Posted by on January 15, 2014 - 4:21pm

Swedish doctors are attempting an innovative surgery to give womb-less women the opportunity to give birth to their own children. Nine women in Sweden have received womb transplants and doctors intend to help these women (through in-vitro fertilization) become pregnant and carry their own children. Each of the nine patients was either born without a uterus or had it removed due to cervical cancer. This is the fist major experiment to test the possibility of live, biological births in womb transplant patients.

Many European countries prohibit using a surrogate to carry a pregnancy, which leaves women without wombs fewer fertility options. Womb transplants that can lead to successful pregnancies and births have been attempted before—in Turkey, Saudi Arabia, Britain, and Hungary—but have been unsuccessful. Lead researcher, Dr. Mats Brannstrom said, “This is a new kind of surgery; we have no textbook to look at.” Press over these transplants has given hope to former cervical cancer patients (who lost a uterus to cancer) as well as to the one in every 4,500 women born without a womb.

The largest unknown for the scientists is how the pregnancies will proceed. The babies will need ample nourishment from the placenta and blood flow needs to be optimal—which are difficult variables to control for with womb transplants. Brannstrom and his colleagues intend to begin the in-vitro process in the next couple of months—testing their transplant success in their human subjects after finding victory in their mouse, sheep, and baboon subjects. If successful, this will be a major contribution to science, offering an alternative for women who have few childbirth choices.

Source: Associated Press

Posted by on February 25, 2011 - 10:20am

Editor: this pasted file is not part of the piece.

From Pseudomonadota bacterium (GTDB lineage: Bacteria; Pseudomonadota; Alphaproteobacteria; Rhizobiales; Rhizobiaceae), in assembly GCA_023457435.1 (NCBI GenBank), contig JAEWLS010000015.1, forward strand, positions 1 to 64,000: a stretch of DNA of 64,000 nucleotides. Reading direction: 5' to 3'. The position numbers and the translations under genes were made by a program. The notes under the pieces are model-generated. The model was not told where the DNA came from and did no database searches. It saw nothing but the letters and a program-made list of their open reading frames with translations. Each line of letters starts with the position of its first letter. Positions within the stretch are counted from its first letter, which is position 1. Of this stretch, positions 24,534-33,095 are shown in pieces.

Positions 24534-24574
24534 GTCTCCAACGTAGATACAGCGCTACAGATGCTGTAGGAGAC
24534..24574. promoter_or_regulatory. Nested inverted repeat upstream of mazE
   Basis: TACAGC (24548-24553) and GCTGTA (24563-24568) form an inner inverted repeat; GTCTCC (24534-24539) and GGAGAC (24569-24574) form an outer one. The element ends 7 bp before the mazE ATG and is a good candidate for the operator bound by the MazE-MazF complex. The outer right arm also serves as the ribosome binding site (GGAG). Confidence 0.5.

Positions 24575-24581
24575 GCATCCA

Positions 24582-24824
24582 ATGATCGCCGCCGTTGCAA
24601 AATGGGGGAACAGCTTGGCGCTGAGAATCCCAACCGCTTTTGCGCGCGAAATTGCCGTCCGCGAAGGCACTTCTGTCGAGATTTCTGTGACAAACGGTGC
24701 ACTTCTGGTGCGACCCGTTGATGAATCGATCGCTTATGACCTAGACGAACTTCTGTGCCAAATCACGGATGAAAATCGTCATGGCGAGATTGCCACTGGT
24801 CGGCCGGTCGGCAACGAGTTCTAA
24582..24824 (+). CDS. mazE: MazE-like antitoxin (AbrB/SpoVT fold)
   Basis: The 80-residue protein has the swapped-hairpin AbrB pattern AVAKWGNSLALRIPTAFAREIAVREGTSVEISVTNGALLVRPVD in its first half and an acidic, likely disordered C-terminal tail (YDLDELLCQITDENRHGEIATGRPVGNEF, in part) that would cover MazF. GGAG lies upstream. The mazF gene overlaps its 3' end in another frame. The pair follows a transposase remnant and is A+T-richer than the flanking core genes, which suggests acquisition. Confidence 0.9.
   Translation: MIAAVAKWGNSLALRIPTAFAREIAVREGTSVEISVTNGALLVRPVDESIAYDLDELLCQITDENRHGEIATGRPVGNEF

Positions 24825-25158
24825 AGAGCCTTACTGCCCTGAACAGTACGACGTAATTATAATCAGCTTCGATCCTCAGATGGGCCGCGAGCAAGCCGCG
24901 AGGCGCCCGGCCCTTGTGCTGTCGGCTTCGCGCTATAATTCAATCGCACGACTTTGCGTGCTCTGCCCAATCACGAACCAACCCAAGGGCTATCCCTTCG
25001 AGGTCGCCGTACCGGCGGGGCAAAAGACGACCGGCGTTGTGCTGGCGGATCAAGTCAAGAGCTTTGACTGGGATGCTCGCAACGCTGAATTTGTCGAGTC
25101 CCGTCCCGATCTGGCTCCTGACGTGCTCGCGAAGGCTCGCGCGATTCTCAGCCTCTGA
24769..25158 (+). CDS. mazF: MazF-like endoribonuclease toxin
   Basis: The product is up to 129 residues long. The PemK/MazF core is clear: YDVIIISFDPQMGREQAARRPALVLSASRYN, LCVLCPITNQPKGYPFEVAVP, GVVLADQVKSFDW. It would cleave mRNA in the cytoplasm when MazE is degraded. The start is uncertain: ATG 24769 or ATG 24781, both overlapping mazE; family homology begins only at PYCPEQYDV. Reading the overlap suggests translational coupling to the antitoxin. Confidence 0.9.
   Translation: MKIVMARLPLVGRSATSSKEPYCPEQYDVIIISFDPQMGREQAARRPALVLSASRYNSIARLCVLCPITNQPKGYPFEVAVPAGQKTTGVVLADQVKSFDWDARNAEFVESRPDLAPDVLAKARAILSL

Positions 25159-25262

Breast-feeding may help reduce some long-term negative side effects of cancer treatment in women who survived childhood cancer, according to a new study.

The findings suggest that making women aware of the benefits of breast-feeding should be part of routine recommendations for a post-cancer healthy lifestyle, said Susan W. Ogg and colleagues from St. Jude Children's Research Hospital in Memphis, Tenn.

The researchers reviewed studies that examined whether women can successfully breast-feed after treatment for childhood cancer, how childhood cancer treatment affects women's health in general over the long term and whether breast-feeding might reduce both the risk and impact of treatment-related toxicity in cancer survivors.

The analysis revealed that breast-feeding can have a positive impact on a mother's bone mineral density, metabolic syndrome risk factors, cardiovascular disease and secondary tumors -- health factors that are all negatively affected by childhood cancer.

"Alongside advice to eat plenty of fruit and vegetables, abstain from smoking, use suitable sun protection, practice safe sex and take part in regular physical activity, women who have survived childhood cancer and are physically able to breast-feed should be actively encouraged to do so to help protect them against the many lasting effects of cancer treatment," the researchers concluded.

The study findings were released online in advance of publication in an upcoming print issue of the Journal of Cancer Survivorship.

About 80 percent of U.S. children and teens diagnosed with childhood cancer now survive, but many face major health challenges stemming from the cancer itself or its treatment. These challenges include impaired growth and development, organ dysfunction, reproductive difficulties and risk of cancer recurrence.

SOURCE: Journal of Cancer Survivorship, news release, Jan. 20, 2011

By Robert Preidt